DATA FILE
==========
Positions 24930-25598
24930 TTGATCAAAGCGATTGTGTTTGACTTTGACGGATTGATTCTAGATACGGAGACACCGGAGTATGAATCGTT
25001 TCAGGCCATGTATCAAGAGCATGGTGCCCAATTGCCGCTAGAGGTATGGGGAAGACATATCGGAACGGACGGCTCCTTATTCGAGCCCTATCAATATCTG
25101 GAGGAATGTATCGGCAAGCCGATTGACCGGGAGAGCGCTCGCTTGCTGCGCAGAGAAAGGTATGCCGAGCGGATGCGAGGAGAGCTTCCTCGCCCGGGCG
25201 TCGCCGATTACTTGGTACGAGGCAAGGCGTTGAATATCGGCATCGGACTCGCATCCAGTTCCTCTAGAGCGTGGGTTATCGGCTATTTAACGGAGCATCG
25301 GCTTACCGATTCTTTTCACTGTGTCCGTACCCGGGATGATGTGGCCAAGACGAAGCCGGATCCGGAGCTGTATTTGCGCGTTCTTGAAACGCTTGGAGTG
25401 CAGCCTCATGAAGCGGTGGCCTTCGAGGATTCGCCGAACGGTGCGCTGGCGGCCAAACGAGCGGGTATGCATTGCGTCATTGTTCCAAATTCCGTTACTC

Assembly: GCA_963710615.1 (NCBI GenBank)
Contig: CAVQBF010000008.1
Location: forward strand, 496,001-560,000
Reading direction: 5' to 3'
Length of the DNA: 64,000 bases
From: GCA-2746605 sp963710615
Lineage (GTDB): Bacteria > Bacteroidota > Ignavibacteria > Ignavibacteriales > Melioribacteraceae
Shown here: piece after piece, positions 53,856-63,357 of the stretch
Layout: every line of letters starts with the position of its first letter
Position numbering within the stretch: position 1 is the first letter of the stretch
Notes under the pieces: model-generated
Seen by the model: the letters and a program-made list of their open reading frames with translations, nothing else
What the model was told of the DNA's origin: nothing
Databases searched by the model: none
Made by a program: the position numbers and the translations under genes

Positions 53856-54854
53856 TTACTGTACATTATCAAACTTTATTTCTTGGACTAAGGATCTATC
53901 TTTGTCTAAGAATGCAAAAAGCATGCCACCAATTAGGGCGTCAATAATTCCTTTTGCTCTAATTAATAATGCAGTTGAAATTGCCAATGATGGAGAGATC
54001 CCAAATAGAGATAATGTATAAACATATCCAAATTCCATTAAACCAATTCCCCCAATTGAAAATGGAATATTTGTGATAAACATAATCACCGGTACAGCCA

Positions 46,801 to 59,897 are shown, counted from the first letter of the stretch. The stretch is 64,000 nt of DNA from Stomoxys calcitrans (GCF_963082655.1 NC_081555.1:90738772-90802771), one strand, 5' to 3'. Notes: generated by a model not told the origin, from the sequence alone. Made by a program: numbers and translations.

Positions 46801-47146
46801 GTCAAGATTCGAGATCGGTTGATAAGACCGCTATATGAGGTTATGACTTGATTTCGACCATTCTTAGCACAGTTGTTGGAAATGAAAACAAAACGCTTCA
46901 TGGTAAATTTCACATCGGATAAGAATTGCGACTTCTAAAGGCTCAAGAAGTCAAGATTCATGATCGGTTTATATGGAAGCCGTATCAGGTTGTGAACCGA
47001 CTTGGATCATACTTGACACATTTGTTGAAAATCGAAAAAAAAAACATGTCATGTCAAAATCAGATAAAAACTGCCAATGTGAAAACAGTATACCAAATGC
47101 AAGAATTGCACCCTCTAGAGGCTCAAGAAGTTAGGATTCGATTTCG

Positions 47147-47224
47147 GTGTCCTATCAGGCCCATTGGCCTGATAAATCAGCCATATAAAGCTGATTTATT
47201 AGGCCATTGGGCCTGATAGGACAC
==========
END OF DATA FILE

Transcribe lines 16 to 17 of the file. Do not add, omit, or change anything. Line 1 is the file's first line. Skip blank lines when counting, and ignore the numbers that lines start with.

Layout: every line of letters starts with the position of its first letter
Position numbering within the stretch: position 1 is the first letter of the stretch